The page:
F1's poker game to complete the 2021 calendar —which cards will fall?

F1

The eight races remaining on the F1 calendar represent a calculated gamble by organisers. Will travel rules and exemptions fall into place? And will the brutal schedule take its toll? asks Chris Medland

Etihad F1 branded plane in the sky

Eight races to go: can F1 make it to all of them?

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Trying to complete the 2021 season is becoming a bit like a card game for Formula 1.

Essentially it’s a game of poker. You know there are going to be five community cards that are dealt, and from the outset you might think you have a good hand, but by the time the river is revealed it could all change.

In the most recent round, the Turkish Grand Prix was a card Formula 1 was studying very closely, because its hand was looking good at first and so it had thrown a few chips into the pot. But then it didn’t seem to fit as it remained on the United Kingdom’s red list and the sport was potentially going to have to fold again.

But on this occasion, F1 held its nerve and last week it finally flipped to give it a strong hand. Turkey was back on the amber list and there would be no need for anyone traveling to quarantine on return to the UK.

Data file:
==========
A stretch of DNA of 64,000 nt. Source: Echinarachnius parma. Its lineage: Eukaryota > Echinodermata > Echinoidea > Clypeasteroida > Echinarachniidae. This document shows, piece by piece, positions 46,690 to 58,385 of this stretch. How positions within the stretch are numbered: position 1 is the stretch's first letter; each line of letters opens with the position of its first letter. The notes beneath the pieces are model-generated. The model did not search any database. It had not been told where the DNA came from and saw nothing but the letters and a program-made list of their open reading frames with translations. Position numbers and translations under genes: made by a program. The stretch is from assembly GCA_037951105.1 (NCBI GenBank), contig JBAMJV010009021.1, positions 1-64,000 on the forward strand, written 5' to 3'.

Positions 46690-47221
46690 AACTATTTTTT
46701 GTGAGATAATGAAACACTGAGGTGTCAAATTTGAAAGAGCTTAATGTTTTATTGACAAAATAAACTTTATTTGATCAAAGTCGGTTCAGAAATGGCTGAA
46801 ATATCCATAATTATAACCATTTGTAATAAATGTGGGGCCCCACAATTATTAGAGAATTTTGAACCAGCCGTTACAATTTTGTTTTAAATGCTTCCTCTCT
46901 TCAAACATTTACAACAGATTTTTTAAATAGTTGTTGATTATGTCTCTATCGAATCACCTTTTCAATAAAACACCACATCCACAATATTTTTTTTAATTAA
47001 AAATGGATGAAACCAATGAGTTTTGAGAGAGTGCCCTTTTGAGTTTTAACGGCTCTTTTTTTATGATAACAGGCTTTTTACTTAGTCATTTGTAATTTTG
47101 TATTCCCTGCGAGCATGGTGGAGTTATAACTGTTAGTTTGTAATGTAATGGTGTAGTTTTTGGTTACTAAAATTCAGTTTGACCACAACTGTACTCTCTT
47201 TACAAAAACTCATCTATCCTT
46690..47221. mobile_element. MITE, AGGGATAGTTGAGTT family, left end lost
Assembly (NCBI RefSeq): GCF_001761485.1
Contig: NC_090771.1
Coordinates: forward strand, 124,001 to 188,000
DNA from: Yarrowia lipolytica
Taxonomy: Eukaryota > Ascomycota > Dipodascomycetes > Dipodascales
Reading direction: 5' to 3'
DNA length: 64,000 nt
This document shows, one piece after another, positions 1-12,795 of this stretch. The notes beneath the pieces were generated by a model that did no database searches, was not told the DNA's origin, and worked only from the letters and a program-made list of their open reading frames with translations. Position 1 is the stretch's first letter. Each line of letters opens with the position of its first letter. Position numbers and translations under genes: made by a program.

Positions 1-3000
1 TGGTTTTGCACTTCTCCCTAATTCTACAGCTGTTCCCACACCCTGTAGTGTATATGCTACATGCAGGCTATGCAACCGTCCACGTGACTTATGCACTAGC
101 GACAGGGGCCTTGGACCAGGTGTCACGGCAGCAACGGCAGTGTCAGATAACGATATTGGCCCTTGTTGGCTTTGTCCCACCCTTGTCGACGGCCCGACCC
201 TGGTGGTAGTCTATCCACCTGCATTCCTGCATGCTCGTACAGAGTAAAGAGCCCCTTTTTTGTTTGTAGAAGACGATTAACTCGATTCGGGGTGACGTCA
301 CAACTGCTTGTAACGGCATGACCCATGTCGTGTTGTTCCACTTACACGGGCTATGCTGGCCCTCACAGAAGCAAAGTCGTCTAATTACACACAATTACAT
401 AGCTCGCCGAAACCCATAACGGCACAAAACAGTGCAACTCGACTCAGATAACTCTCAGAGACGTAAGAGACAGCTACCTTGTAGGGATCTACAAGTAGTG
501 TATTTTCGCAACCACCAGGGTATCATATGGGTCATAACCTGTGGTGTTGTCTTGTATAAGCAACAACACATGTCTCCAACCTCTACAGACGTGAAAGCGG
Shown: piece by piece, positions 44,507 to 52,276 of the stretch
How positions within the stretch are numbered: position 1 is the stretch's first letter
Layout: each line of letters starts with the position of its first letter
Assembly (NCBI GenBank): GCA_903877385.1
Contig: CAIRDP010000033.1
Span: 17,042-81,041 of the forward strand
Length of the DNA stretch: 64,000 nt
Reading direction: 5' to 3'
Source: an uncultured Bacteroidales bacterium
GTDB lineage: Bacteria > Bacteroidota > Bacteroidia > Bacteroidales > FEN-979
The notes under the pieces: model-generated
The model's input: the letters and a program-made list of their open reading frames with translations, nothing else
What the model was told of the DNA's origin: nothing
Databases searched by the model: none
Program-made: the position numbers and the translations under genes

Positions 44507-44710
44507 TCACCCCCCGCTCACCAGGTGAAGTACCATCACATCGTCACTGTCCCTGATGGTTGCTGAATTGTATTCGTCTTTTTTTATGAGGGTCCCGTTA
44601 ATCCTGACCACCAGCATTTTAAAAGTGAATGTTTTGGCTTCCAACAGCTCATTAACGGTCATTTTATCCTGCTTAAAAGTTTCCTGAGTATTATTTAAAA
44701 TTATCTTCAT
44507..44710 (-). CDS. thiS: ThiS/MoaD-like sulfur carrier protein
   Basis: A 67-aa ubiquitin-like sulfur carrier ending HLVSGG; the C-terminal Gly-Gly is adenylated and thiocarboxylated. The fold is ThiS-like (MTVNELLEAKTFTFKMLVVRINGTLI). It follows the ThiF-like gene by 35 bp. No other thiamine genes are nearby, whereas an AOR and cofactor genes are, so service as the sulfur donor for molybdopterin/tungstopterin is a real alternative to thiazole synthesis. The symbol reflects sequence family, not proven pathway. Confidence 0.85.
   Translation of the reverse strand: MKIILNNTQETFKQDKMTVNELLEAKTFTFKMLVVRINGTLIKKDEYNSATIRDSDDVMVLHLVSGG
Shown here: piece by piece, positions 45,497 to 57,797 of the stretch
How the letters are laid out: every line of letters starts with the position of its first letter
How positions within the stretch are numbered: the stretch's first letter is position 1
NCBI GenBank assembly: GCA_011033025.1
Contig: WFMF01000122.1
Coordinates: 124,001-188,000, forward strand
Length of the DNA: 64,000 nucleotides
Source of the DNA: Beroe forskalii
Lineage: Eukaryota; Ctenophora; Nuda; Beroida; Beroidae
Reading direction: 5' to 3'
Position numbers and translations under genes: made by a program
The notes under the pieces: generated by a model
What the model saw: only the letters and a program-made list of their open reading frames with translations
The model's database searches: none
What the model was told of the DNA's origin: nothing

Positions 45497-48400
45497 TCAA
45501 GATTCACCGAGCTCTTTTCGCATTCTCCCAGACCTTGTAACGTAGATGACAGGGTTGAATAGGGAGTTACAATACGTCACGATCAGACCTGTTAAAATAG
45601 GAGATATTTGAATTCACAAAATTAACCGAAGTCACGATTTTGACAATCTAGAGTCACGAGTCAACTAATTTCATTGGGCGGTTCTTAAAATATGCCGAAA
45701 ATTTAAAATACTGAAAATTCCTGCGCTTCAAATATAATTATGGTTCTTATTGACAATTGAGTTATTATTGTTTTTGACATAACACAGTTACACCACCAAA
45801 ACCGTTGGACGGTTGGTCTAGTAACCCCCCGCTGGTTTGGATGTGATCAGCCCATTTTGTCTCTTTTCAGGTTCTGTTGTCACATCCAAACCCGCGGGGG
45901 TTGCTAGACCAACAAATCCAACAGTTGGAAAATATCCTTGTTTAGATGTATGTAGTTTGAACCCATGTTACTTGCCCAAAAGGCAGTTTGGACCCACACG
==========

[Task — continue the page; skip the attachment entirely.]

Now, in poker you don’t have the opportunity to use government relationships to understand how likely or not your hand is going to be strengthened in the near future, but it has all been a calculated risk for a while as the sport waits on each new update regarding travel restrictions before knowing if it can push ahead with certain races.

Virgin racing drivers play poker at the 2010 Japanese Grand Prix

Pitlane poker: F1 is taking a calculated gamble with the rest of the 2021 calendar

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Talks were ongoing at every race weekend since the summer break about the upcoming events, and there was a real fear among some in the paddock that Turkey was going to happen regardless of travel restrictions, with the contingency plan being for all personnel to head directly to the United States to avoid the UK quarantine rules.